Mark Vasquez was unlucky in life and unlucky in death.

Vasquez's funeral procession drew hundreds of police officers from California to honor the service of the Manhattan Beach officer, who died of cancer at just 36. By the time it was over, his funeral had been overshadowed by yet another tragedy, when two motorcycle officers working traffic control collided at high speed.

The body count from the crash read like the aftermath of a bank shoot-out: one officer dead and two badly wounded. The dead officer, Andrew Garton, 44, was the first ever killed in the line of duty in the 89-year history of the Hawthorne Police Department. He left behind a wife and two young boys.

Tragedy turned almost to dark farce a week later, when a Cypress Police Department motor officer working traffic control at Garton's subsequent, huge funeral procession broke both his wrists in a collision while returning to his station miles away in Orange County.

The fatality and serious injuries have raised pointed questions about the size, staffing and costs — human and financial — of the elaborate funeral processions routinely held when public-safety personnel die on the job. R. Samuel Paz, a Los Angeles civil rights lawyer, tells L.A. Weekly he hopes Southern California cities will study whether such processions should continue in their current scope and size.

“These processions are public relations events that police use to show solidarity with their fallen comrades, and I respect that,” Paz says. “But the cities that have them should look into the abuse, waste and danger to the public that they appear to create.”

An eyewitness to the collision that killed Andrew Garton was still asking questions a month later.

“Why were they going so fast, at least 60 miles an hour, maybe as fast as 80, without any sirens or lights flashing?” asks 67-year-old John R. Mitchell. “It wasn't a chase, or anything like that.”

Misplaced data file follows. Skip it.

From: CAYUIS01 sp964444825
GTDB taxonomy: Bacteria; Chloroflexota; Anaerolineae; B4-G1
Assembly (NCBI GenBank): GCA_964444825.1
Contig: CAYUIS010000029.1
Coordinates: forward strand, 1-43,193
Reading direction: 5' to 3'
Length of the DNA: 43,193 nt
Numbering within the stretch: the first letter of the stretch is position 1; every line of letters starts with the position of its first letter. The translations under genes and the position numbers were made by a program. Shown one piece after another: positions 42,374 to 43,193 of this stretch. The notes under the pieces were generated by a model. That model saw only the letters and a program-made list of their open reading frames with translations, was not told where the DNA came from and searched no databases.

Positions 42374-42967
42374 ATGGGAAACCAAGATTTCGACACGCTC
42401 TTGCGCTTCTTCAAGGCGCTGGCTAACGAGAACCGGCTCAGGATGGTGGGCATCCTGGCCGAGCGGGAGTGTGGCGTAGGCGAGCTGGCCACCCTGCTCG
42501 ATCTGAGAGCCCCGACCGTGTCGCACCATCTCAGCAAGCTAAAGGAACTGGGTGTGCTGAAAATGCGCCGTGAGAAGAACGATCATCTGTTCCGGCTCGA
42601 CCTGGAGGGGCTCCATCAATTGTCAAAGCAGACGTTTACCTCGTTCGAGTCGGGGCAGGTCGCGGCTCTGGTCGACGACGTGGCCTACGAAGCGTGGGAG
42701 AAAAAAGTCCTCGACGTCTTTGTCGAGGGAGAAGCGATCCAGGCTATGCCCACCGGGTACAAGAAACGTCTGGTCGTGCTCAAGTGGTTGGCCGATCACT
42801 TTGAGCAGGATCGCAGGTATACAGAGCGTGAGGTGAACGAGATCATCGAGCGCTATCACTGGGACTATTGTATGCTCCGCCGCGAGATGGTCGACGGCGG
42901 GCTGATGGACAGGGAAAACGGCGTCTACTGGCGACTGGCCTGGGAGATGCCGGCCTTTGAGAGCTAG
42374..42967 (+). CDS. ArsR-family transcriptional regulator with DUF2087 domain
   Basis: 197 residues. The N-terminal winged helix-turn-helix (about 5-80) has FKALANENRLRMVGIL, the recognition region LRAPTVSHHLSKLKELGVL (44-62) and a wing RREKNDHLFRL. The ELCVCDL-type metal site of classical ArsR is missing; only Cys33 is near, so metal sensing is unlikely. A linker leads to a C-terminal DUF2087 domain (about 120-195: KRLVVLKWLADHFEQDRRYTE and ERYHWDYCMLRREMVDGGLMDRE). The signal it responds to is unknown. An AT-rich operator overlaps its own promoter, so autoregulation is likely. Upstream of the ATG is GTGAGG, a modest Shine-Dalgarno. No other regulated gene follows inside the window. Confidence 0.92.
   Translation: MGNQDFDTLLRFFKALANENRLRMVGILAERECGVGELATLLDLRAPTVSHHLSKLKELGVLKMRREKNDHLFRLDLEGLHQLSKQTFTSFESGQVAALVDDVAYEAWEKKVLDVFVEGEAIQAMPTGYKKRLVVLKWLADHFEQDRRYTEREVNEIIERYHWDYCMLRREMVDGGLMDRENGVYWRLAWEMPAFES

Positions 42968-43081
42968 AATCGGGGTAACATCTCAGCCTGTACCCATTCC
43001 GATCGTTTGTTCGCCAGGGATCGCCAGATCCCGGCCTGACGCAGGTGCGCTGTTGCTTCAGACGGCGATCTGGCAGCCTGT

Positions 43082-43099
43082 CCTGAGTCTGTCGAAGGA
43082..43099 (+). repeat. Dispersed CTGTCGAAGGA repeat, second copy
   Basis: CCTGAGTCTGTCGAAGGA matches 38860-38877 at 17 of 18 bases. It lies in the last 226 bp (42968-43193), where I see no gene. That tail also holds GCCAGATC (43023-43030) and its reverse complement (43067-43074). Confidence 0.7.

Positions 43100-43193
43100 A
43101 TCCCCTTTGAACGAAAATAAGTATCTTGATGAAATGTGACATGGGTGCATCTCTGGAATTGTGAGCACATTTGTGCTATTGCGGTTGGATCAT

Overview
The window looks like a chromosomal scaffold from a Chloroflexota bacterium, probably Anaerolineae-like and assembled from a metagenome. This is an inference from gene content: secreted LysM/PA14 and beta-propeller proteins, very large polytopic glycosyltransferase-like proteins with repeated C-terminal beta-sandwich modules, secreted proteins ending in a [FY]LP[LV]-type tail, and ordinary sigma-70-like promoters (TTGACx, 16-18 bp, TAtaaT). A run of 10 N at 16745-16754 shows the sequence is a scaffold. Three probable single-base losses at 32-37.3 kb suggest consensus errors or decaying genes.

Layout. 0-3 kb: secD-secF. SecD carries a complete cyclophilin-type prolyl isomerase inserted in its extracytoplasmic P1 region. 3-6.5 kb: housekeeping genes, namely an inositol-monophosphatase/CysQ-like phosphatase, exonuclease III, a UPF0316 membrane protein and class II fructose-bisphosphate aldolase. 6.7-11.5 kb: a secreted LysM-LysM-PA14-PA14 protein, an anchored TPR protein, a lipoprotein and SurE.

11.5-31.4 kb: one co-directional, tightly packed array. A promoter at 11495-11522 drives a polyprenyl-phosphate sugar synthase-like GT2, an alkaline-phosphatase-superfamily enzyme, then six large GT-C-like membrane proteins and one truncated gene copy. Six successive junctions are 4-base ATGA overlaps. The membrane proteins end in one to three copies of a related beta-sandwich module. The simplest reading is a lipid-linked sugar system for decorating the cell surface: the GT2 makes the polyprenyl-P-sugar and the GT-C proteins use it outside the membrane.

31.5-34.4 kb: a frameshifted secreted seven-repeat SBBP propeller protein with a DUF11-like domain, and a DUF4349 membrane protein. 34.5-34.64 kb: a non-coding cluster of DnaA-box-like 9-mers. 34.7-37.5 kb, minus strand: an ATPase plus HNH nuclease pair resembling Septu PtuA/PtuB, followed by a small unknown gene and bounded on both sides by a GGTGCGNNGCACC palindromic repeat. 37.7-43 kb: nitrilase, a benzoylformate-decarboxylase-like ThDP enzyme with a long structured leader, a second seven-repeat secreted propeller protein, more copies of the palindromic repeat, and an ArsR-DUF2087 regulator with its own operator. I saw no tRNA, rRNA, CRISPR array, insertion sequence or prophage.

Mitchell was 10 feet from the crash between Garton and Sgt. Rex Fowler of the El Segundo Police Department, who suffered a broken leg.

As one of the police motorcycles flew through the air directly toward his car, Mitchell thought he was a dead man. “If it had gone through my windshield, I'd be a goner,” he tells the Weekly. Instead it hit the front end of his 1998 Toyota, causing thousands of dollars of damage.

Mitchell was stopped in heavy northbound traffic on Hawthorne Boulevard as the Vasquez funeral procession approached in the southbound lane with dozens of cars and 40 motorcycle officers guiding the traffic.

The two traffic-control motorcycles nearest to him both were traveling in a straight line five yards apart. The lead bike swerved slightly to the left and the second bike drove right into it.

“He didn't even hit his brakes,” Mitchell says. “It was a bang-bang kind of collision.”

Mitchell, an efficiency consultant, says he offered several suggestions to the California Highway Patrol — which is handling the investigation — when it interviewed him days later.

“First of all, they need to cut way back on all the speeding,” he says. “There's no need for these motor officers to be going 60, 70, 80 miles an hour when the cars are only going 15.”

Other eyewitnesses said the two motor officers appeared to be engaging in “leapfrogging,” a maneuver in which officers block an intersection and then rush to the next intersection before the procession arrives.

“They should use sawhorses to block those intersections. Each city could supply workers to man those intersections until the procession passes,” Mitchell says. “That would solve that problem.”